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Panthers expect rookie Shaq Thompson to deliver more than doughnuts

CHARLOTTE, N.C. -- Carolina Panthers first-round draft pick Shaq Thompson didn’t deliver Top Pot doughnuts from Seattle for a two-day minicamp that began on Friday.

“No, this is a business trip," the former University of Washington linebacker said with a smile.

The hand-forged doughnuts were a part of the pre-draft evaluation process of Thompson. Linebackers coach Al Holcomb asked the 6-foot-1, 228-pound prospect to bring some to a private campus workout on April 14.

Thompson did.

But the Panthers didn’t select Thompson with the 25th pick because he’s a reliable delivery man. They selected him because he gives defensive coordinator Sean McDermott the luxury of playing three linebackers on any down, something Carolina didn’t have last season when middle linebacker Luke Kuechly and Thomas Davis often played with an extra defensive back.

“Anytime you have playmakers on the field -- and that's what we saw in Shaq in college -- we like the possibilities,’’ McDermott said.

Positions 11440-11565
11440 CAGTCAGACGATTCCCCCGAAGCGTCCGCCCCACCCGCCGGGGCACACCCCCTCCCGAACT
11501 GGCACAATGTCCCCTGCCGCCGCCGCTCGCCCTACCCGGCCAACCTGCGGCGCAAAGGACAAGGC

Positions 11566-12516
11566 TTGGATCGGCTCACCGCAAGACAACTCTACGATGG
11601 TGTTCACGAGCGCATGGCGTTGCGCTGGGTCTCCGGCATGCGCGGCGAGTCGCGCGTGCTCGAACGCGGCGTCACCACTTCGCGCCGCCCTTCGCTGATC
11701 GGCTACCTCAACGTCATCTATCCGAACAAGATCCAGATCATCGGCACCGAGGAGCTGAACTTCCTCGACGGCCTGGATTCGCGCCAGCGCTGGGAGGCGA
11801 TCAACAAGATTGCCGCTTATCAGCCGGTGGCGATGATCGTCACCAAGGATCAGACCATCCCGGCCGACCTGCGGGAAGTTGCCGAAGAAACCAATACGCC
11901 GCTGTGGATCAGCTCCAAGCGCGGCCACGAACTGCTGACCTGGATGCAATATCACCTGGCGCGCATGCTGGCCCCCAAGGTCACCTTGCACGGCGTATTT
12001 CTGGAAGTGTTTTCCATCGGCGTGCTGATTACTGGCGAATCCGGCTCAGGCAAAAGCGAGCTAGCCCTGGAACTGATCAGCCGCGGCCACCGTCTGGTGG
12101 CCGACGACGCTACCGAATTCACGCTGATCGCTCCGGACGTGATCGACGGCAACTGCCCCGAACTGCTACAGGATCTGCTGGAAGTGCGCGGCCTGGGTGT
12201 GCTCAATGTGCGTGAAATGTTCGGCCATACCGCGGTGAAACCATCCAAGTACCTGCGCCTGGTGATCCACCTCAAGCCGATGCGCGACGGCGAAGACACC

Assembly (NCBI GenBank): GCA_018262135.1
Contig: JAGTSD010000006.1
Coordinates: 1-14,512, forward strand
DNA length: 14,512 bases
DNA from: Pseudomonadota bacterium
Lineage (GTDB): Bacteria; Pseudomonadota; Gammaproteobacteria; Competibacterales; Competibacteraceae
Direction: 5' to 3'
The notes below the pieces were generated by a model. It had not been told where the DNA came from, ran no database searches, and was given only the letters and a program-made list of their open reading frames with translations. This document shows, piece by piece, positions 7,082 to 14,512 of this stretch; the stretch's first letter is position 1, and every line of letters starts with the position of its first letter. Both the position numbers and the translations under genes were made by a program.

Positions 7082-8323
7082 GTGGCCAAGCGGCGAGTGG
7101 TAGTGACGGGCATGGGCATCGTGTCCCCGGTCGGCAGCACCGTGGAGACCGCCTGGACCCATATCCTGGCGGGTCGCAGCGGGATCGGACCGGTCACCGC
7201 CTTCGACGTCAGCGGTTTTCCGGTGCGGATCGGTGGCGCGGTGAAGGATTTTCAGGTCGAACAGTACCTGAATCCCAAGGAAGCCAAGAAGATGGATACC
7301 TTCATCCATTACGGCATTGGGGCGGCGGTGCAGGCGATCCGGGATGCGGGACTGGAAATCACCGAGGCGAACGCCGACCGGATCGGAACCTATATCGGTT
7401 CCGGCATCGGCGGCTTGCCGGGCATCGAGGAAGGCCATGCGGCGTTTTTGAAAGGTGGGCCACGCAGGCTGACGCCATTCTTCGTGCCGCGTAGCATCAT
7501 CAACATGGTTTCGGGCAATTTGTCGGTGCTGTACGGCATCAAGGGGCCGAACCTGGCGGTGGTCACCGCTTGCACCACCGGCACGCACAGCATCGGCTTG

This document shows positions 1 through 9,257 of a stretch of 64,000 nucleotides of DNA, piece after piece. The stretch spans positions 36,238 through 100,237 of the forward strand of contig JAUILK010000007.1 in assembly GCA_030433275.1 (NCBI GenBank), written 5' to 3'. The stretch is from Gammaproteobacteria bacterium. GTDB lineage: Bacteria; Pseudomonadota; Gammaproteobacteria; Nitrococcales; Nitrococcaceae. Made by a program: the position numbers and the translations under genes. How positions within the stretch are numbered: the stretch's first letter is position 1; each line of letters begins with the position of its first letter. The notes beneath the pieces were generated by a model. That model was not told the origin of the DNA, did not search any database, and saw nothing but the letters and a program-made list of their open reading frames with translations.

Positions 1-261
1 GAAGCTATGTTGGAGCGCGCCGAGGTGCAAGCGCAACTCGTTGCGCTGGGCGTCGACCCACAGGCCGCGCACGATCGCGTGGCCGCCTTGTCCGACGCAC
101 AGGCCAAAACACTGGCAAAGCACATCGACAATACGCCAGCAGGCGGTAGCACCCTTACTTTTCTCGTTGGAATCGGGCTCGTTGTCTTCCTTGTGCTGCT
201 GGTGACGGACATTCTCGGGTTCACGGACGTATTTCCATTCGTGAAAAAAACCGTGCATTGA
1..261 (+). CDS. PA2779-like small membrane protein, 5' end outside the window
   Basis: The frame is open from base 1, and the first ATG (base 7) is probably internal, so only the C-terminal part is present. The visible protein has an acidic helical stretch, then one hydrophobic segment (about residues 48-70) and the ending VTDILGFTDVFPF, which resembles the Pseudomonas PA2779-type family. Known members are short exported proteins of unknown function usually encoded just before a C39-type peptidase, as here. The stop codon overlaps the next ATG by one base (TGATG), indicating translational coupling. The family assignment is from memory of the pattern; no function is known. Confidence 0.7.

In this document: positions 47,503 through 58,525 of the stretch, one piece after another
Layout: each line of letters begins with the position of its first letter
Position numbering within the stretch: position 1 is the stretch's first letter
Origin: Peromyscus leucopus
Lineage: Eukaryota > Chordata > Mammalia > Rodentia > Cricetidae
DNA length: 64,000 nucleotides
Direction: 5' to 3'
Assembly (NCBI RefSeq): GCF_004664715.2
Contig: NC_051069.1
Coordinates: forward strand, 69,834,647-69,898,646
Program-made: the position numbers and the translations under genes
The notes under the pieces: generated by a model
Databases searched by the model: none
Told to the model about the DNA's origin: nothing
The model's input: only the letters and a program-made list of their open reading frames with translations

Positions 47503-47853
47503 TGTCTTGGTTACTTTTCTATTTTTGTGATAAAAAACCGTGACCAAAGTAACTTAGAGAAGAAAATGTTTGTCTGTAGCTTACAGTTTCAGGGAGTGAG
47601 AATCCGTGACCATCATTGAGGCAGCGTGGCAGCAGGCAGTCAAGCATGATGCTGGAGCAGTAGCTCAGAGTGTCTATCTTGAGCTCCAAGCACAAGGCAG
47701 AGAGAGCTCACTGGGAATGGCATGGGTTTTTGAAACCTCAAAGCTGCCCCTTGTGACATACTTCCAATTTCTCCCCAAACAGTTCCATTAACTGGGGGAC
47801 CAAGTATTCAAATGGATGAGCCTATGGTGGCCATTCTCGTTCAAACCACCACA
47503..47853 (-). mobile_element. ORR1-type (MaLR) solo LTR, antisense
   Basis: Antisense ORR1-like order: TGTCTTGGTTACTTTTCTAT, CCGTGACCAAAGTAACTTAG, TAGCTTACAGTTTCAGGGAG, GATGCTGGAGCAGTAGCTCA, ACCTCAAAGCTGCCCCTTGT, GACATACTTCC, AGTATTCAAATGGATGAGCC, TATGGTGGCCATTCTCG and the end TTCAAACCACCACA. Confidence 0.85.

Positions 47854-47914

Thompson didn’t have a chance on Friday to truly display the athletic ability that allowed him to play safety and running back at Washington. This was more about teaching the basics and making sure Thompson has the terminology down.

Unlike the other rookies, this is a cram session for Thompson. Because Washington is on a quarter system, he’ll return to campus after Saturday’s session and not return until a June 16 minicamp in which veterans also will participate.

“Huge. Huge,’’ McDermott said of this camp for Thompson. “It’s really a challenge. We’ve got to get him as much information as we can right now so when he gets out west he can review all the information and be successful when he comes back.’’

To help with the process, second-year cornerback BenĂ© Benwikere came to Thompson’s apartment on Thursday night to help teach him the playbook.

Benwikere and Thompson already had a relationship because Benwikere went to San Jose State with Peyton Thompson, Shaq’s cousin.

Even though it’s too early to judge how Thompson will fit into McDermott’s defense that has ranked among the top 10 in the NFL for three straight seasons, early signs were good.

“He moved well,’’ McDermott said. “He looked like he knew what he was doing. Early is the key word. He was right with it. We’re tracking mentally what we expect him to do. It’s now just a matter of reps.’’

Carolina coach Ron Rivera agreed.

“He’s wound very tight,’’ Rivera said. “He’s got a quick initial first step, which you always look for in a linebacker.’’

In other words, the Panthers expect Thompson to deliver -- more than just doughnuts.